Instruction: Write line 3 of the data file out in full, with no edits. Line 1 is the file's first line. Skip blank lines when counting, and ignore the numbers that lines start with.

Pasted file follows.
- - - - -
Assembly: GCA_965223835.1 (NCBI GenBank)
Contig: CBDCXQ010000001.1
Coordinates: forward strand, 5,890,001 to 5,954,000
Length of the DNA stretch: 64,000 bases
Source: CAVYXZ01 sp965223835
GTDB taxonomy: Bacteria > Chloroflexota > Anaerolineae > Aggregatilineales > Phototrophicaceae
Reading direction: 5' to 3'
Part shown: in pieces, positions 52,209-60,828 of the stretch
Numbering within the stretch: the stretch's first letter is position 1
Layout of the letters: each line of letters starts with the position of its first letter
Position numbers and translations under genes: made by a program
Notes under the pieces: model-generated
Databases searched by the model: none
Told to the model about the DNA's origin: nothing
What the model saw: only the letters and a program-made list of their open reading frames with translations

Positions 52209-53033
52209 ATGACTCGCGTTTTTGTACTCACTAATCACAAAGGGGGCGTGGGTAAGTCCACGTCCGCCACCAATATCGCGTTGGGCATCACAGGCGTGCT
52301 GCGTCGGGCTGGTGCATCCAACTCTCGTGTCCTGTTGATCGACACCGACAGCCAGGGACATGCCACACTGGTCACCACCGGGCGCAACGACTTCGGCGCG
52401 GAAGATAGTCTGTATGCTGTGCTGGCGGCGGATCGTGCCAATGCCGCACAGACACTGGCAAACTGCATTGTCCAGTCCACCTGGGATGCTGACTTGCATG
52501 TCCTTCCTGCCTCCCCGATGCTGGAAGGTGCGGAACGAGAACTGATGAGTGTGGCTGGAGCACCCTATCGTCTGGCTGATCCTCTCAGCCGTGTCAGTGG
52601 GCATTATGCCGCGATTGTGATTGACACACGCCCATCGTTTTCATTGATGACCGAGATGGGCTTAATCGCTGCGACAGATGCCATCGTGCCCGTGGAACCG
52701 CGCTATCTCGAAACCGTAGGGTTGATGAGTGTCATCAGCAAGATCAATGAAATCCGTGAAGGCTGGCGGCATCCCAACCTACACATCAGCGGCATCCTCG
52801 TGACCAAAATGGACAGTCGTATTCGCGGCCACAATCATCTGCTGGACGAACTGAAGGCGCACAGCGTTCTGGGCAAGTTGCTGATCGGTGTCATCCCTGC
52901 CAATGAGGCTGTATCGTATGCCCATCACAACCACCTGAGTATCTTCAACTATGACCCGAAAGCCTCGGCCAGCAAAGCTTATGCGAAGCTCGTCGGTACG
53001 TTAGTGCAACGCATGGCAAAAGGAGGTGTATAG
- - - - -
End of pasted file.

Coordinates: forward strand, 5,890,001 to 5,954,000